Janata Curfew: sirens unlikely to sound PM’s battle cry today

No guarantee: State officials inspect if a siren installed atop a building in south Mumbai is in working condition.

No guarantee: State officials inspect if a siren installed atop a building in south Mumbai is in working condition.   | Photo Credit: Vivek Bendre

State government scrambles to find solution to defunct war-time sirens

Prime Minister Narendra Modi’s plea to citizens of the country to clap or ring bells following the sound of a siren to appreciate the work of those leading the fight against the COVID-10 outbreak on Sunday may come a cropper in the financial capital.

The State government may not be able to set off sirens in most places in the city because for the past one year it has been sitting on a proposal from the Director General of Civil Defence to overhaul its war-time emergency public siren system. As a result, only 15 to 20 of the 170 sirens atop government buildings will work at 5 p.m. on Sunday. Similar sirens atop government buildings in Nashik, Pune, Thane and Raigad are not in working condition and may not go off on time, officials said.

Mr. Modi in his address to the nation on Friday had urged State governments and administrations to sound war-time sirens to alert citizens to the start of the event. “At 5 p.m. on Sunday, stand at your door, your balcony to express gratitude to those who are working selflessly for all for us. I urge the State administrations to sound the siren in towns and cities so that people can then clap hands, clang on a plate, and in whatever way can thank those who serve us,” Mr. Modi had said.

However, Civil Defence officials said over the past five years they have removed 100-odd sirens from government buildings. The sirens atop police stations, fire brigades and State government offices are not connected to Mahanagar Telephone Nigam Limited’s (MTNL) cable system, which allowed them to function from a central control room during wars, emergency, terror attacks. These were installed in Mumbai and rest of the State following the Indo-China War in 1962.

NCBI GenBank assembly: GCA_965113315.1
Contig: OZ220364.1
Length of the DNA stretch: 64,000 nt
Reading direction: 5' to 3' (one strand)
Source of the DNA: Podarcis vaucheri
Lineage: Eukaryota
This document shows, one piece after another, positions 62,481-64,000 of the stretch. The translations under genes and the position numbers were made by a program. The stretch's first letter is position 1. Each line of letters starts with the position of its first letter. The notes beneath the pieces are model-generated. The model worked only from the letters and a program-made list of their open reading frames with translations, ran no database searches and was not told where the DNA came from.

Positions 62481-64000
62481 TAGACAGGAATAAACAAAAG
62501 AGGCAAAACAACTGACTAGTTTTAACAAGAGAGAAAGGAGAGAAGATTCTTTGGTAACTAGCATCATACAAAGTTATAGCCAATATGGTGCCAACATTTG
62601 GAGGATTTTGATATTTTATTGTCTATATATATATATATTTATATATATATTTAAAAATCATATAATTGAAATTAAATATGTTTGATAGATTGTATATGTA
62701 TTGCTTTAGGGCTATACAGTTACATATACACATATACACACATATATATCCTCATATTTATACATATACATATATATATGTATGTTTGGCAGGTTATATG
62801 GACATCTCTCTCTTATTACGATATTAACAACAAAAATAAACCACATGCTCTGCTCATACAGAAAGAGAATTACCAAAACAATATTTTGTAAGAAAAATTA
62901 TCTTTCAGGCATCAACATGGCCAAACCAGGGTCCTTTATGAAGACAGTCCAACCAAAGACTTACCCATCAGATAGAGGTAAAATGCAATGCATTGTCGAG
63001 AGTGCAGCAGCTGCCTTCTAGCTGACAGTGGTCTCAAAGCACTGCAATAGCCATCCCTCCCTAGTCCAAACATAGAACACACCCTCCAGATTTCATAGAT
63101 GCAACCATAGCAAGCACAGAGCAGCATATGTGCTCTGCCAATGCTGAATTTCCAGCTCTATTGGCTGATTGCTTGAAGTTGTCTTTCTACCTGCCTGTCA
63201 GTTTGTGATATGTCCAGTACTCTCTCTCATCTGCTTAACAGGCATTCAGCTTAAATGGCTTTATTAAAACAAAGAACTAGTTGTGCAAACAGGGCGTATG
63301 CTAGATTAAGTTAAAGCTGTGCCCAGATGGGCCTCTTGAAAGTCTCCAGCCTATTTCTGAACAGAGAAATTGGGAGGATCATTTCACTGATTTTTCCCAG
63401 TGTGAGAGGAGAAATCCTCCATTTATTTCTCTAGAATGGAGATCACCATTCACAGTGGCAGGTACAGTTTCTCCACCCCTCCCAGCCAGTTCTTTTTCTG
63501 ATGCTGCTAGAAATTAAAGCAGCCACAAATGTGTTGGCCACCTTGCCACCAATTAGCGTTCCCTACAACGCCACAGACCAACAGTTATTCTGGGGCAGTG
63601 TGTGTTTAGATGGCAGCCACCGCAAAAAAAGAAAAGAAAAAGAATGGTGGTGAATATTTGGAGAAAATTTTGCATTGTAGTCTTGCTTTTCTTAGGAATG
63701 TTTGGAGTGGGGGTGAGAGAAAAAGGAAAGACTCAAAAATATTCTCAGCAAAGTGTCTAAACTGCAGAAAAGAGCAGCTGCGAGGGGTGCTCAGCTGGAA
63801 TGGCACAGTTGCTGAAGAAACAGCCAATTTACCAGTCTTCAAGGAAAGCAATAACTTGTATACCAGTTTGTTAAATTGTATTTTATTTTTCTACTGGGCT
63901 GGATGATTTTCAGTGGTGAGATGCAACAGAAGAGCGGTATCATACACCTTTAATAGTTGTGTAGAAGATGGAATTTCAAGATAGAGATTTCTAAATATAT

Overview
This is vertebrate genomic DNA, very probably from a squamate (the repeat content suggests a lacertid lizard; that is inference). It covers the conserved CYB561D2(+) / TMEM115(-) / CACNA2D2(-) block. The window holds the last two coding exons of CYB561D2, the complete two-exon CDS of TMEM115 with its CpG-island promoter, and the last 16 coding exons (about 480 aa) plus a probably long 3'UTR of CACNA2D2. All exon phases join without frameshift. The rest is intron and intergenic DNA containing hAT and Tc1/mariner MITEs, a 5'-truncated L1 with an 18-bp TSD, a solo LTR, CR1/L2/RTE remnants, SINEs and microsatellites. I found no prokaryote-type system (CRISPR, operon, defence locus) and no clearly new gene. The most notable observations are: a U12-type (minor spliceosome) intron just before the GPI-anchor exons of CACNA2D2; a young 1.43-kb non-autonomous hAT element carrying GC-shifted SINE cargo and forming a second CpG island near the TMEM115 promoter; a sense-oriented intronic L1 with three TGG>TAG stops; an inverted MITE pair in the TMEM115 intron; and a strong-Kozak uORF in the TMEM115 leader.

Meanwhile, a new central technology could not be produced by MTNL due to lack of funds. “The MTNL was to provide us with a new technology, which would allow us to operate the sirens from a centralised control room. But somehow it did not work out. On Friday, we received a call from the Civil Defence headquarters in New Delhi following the honourable Prime Minister’s speech and we have informed them on the availability of just 10% to 15% of sirens,” said Sanjay Pandey, Director General of Civil Defence, Maharashtra. He added that the proposal for reviving the system was submitted to the Home Department a year ago.

Senior officials of the Home Department said they are considering making alternative arrangements if the sirens do not function. The system will be revived at the earliest. The Mumbai Fire Brigade may transport its vehicles as backup to sound the siren at 5 p.m.

“We will sound the siren with whatever equipment is available to us at the time,” said Sanjay Kumar, additional chief secretary, Home Department.

A letter from the Editor

Dear reader,

We have been keeping you up-to-date with information on the developments in India and the world that have a bearing on our health and wellbeing, our lives and livelihoods, during these difficult times. To enable wide dissemination of news that is in public interest, we have increased the number of articles that can be read free, and extended free trial periods. However, we have a request for those who can afford to subscribe: please do. As we fight disinformation and misinformation, and keep apace with the happenings, we need to commit greater resources to news gathering operations. We promise to deliver quality journalism that stays away from vested interest and political propaganda.

Support Quality Journalism
Related Topics
Recommended for you
This article is closed for comments.
Please Email the Editor

Printable version | Jun 5, 2020 7:04:34 PM |

Next Story